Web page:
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Cold and Windy Weekend in Store for L.A.

Forecasters say the valleys can expect overnight temperatures in the 30s. High winds will make it feel even colder.

November 22, 2003|Eric Malnic | Times Staff Writer

Cold, blustery weather is expected in Los Angeles County this weekend, with overnight temperatures dropping into the 30s in the San Fernando and San Gabriel valleys and well below freezing in the Antelope Valley and the mountains.

Gale-force winds gusting at more than 40 mph in the valleys and more than 60 mph in the mountains will make it feel even colder, and there's even a chance of some light snow showers above 4,000 feet.

Below-normal temperatures should continue through Thanksgiving, the National Weather Service said.

The wintry weather is being caused by a series of weak storm systems swinging down the coast and across Central California, forecasters said. They said these systems will stay too far north to bring significant precipitation to the Los Angeles area, but they'll pass close enough to generate strong winds today and Sunday.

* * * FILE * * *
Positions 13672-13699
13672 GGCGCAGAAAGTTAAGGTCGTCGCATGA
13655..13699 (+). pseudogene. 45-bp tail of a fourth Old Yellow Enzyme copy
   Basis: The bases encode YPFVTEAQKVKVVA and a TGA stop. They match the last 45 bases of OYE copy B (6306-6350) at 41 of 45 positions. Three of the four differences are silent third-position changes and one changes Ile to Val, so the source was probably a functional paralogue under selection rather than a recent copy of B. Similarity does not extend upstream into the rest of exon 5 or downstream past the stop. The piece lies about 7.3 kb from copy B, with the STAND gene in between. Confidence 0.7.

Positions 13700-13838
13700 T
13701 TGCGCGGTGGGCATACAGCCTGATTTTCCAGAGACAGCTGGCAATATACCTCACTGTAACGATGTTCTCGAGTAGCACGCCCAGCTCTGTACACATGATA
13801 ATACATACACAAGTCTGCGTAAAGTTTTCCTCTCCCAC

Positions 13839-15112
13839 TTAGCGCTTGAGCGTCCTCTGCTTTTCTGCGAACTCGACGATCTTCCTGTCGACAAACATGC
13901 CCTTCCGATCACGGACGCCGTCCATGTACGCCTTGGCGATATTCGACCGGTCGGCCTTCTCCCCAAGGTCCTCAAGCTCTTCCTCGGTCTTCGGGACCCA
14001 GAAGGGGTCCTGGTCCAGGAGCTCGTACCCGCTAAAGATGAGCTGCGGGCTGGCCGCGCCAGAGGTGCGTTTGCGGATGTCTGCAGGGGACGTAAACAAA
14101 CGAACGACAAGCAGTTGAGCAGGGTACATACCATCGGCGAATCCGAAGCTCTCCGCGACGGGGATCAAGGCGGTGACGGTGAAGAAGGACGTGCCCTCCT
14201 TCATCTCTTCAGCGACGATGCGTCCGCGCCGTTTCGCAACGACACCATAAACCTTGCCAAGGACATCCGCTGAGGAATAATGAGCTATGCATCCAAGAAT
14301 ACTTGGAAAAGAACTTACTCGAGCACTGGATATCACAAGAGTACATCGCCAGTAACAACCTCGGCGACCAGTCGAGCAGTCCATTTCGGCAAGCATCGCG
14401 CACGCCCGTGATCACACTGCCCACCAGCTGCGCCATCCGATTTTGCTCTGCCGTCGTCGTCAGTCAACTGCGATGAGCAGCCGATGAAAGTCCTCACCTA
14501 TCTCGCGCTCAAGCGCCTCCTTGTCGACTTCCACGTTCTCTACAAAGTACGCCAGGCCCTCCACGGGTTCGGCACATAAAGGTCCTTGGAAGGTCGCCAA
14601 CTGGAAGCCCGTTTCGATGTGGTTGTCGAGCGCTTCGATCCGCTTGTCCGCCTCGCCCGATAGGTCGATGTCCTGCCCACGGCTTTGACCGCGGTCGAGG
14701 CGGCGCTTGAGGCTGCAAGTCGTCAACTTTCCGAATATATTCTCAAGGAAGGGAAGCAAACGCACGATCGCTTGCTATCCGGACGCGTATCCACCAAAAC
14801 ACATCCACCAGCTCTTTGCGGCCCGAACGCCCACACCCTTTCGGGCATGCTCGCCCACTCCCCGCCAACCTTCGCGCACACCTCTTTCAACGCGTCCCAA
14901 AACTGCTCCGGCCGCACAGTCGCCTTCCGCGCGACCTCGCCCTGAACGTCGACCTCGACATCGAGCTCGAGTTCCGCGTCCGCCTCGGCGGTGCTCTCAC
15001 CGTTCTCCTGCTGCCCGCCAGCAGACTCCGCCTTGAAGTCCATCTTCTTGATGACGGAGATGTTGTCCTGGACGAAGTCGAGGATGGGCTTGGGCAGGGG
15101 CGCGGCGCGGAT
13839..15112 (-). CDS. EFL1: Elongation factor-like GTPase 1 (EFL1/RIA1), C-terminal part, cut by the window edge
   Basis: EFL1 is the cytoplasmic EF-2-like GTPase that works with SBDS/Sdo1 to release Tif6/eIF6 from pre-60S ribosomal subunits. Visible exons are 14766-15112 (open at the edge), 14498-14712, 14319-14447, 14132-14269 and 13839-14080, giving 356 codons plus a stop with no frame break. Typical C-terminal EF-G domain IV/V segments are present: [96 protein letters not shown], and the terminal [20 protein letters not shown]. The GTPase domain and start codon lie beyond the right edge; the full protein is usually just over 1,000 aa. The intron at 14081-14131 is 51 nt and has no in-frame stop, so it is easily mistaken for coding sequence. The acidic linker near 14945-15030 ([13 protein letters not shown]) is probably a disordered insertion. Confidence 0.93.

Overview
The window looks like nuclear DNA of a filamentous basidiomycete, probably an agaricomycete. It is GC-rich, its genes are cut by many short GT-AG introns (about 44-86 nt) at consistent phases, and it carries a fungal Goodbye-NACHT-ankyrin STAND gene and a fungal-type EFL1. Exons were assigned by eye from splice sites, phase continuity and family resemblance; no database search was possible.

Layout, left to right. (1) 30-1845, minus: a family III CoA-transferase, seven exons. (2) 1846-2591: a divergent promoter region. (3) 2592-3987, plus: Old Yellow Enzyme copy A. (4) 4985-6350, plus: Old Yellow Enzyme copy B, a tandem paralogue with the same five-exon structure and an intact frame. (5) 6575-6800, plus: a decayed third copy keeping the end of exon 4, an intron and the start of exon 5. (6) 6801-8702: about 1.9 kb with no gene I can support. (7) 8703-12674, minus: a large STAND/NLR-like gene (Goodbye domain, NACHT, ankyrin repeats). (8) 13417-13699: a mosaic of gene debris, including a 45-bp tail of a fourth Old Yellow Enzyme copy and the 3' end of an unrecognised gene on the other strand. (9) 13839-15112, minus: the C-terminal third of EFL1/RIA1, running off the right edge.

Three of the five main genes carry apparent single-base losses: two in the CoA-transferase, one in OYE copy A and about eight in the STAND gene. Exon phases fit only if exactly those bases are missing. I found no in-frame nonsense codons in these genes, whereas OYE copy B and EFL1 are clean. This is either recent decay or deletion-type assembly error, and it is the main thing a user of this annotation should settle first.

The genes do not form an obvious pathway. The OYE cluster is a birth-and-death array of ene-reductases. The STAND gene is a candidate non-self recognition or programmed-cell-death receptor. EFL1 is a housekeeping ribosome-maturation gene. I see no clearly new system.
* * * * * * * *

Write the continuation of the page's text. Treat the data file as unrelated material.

Tonight and Sunday night should have the coldest temperatures, with readings in the teens and 20s in the mountains and the Antelope Valley, the low to mid-30s in the San Fernando and San Gabriel valleys and the low 40s along the coast and in downtown Los Angeles.

Peak winds could make it feel as cold as 15 degrees in the valleys and 10 below zero in the mountains.

Skies will be partly cloudy today, mostly clear on Sunday and partly cloudy again through most of next week, the weather service said. Forecasters said temperatures should rise slightly as the week progresses, but still remain below normal, with top readings of about 65 degrees in downtown Los Angeles on Thanksgiving. They added that there's a slight chance of rain over the Thanksgiving weekend.

Overall, the weather in Los Angeles is expected to be slightly cooler and wetter than normal in the next few weeks.

The National Oceanic and Atmospheric Administration said there are signs of a budding El Nino oceanic and meteorological condition, during which Los Angeles sometimes receives much heavier rain than usual. However, NOAA said the condition is very mild and is not expected to have much impact on Southern California's weather.

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